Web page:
This book is beautifully written, utterly engaging and brilliantly clever. The challenge it presents to Christianity is fascinating in its subtlety and, as a previous reviwer said, stealthy subversiveness. One one level a gripping page-turner and on another a deep, reflective and gentle theological argument. It should be on every thinking person's reading list and every school syllabus.
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4 of 4 people found the following review helpful
4.0 out of 5 stars A surprising read, 18 Jan 2008
By 
SJSmith (UK) - See all my reviews
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This review is from: My Name Was Judas (Paperback)
I picked this book up by chance unsure whether I would like it. I did. In fact I thoroughly enjoyed it. It's short enough to read in one sitting and I felt this did it more justice. When I had finished it I spent the rest of the evening reflecting on what I knew about Judas and Jesus and it does through different points up for debate.

As the book says "we all know the story of Jesus told by Matthew, Mark, Luke and John, but what about the version according to Judas?" You have to imagine that Judas has never died, in fact that was a big part of the story as told by Gospels and Judas is telling his tale in his seventies. It is an interesting tale as well. I found it sad and moving as well as being enriching. I opened the covers with scepticism expecting to not enjoy it and no matter how hard I tried I didn't succeed. It is well written and extremely engrossing. You don't have to be a believer in Jesus to enjoy the novel as everyone of that faith, practising or otherwise, knows his story.

Choose it, you might be surprised.
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3 of 3 people found the following review helpful
5.0 out of 5 stars The beautiful, faithful Judas, 22 April 2010
By 
Feanor (London, UK) - See all my reviews
This review is from: My Name Was Judas (Paperback)
If Jesus were the Son of God and he appeared on earth to teach us the Way, and died on the cross to save us, why have the Christians since time immemorial condemned Judas as a foul traitor? It has always puzzled a detached individual that the apostle from Iscariot, who clearly was part of the proclaimed divine plan, should have been so vilified. What if, however, Judas was not a betrayer? What if he didn't hang himself on a fig tree in shame after the crucifixion of Christ? What if, indeed, he was Jesus' most faithful friend to the bitter end?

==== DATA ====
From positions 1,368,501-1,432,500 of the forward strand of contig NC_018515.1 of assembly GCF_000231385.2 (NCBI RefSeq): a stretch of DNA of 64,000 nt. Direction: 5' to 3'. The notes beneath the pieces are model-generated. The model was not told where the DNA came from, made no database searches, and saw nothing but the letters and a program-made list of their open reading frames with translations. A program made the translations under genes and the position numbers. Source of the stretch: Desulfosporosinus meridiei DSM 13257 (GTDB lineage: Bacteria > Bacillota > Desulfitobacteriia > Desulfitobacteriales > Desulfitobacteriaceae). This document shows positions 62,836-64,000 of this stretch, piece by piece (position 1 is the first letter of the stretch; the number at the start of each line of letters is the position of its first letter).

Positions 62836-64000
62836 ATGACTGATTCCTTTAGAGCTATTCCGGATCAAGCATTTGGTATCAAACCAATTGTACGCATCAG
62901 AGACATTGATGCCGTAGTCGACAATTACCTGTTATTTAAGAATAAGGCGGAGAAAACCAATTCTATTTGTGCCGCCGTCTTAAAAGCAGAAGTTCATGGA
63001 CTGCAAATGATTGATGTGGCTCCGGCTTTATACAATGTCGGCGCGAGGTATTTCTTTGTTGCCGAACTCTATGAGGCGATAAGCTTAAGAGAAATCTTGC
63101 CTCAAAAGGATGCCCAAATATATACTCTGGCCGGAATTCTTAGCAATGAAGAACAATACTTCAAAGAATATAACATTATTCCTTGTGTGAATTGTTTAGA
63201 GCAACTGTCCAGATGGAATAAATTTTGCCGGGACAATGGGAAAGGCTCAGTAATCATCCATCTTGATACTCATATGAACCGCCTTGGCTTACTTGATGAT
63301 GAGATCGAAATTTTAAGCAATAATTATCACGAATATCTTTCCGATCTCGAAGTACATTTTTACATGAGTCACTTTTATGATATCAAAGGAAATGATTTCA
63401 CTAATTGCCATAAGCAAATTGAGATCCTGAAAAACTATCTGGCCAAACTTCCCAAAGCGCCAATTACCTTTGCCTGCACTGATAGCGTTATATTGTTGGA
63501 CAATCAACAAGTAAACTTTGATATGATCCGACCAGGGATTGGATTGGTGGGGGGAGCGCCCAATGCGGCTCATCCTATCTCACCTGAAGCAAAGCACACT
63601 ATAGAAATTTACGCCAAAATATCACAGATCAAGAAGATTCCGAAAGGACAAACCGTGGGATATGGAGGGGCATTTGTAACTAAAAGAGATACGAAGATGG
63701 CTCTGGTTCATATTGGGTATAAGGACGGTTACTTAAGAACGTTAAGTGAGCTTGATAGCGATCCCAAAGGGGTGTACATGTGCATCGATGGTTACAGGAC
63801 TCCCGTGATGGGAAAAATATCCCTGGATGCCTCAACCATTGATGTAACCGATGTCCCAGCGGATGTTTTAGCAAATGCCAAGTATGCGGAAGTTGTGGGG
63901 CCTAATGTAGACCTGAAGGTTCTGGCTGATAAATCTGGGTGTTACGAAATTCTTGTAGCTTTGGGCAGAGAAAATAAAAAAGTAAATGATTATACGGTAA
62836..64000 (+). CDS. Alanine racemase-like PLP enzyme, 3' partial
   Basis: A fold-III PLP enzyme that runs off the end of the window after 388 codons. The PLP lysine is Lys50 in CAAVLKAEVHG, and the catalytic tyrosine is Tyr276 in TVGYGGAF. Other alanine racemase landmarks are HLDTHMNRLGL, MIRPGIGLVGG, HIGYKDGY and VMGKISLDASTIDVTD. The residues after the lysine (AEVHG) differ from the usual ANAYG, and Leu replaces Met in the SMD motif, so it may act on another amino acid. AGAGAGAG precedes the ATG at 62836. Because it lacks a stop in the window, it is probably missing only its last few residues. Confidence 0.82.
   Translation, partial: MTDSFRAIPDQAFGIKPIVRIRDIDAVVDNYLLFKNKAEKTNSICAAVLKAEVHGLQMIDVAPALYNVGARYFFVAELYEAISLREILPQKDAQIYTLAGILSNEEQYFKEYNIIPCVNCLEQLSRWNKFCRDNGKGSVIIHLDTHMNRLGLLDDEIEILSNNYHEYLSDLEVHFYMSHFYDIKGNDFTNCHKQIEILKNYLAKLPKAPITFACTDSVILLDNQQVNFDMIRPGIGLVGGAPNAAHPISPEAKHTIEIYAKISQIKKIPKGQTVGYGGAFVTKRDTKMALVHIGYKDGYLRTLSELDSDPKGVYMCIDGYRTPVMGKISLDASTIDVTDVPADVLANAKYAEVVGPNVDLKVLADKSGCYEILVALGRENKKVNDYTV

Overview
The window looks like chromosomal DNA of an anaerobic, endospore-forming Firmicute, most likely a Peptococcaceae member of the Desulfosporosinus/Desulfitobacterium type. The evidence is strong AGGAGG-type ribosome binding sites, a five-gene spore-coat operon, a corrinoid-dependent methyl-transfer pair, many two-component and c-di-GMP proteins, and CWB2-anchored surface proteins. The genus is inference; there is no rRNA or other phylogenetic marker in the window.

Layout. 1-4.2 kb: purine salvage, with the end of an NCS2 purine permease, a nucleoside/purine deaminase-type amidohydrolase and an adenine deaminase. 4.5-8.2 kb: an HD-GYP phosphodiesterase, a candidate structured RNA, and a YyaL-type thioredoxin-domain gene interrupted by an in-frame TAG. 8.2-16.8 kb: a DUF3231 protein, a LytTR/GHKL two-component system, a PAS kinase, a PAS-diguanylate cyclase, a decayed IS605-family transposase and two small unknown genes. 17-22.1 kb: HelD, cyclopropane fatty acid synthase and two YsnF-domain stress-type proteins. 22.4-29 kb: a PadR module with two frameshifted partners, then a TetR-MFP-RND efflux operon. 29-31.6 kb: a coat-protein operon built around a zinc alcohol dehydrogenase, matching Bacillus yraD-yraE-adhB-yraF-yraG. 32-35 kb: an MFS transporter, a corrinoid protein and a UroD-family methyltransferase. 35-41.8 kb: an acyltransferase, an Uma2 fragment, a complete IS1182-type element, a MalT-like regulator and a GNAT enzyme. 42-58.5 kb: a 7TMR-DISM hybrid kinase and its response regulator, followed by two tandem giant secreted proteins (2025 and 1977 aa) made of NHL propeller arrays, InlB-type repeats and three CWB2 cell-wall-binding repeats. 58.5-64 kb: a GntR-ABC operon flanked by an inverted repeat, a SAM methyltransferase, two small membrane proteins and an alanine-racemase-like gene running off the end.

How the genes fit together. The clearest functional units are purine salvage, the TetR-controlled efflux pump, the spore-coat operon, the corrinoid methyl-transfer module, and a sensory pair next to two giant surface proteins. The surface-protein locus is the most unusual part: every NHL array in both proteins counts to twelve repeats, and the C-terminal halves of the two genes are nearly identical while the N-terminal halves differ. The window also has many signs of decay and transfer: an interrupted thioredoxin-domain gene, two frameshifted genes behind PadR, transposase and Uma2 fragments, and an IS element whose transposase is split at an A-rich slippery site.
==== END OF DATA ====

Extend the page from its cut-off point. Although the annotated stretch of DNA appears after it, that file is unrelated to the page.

According to the wise man, there are no coincidences. Around the time that C. K. Stead published his wonderfully witty and acerbic portrayal of the life of Judas came the news of the discovery of the lost Gospel according to that accursed Apostle. My Name Was Judas was the result of a poet and realist's efforts to look at the story of Jesus through the eyes of a contemporary sceptic, an elegy filled with poetry conveying Judas' confusion, loss of faith, and grief, and love for Jesus.

Judas, recalling his life and Jesus', four decades after the fateful events that sparked a new faith and condemned him to lasting infamy, sets before us the facts. He doesn't betray his oldest friend, not for three or for thirty pieces of silver; he remains faithful to Jesus to the end despite all his doubts; he, unlike the rest of the apostles, does not run away at Jesus' capture; he skewers the various untruths that become accepted as the Christian orthodoxy; and he shows that Jesus, far from having miraculous powers, was carried away by his own eloquence into believing he was the Son of God.

Stead has said that he was interested in exploring a messianic character as a non-believer. He 'thoroughly enjoyed the certain amount of ingenuity needed to account for the miracles. I see Judas as a much-maligned character, and in my novel he doesn't betray Christ literally. He simply doesn't believe in his divinity.' With his beautifully controlled prose and his deeply moving poetry, Stead has crafted a wonderful work. For the faithful, it may prove subversive and blasphemous. For everybody, the glory of Jesus and his life shines through, not at all diminished by the revelation of his humanity.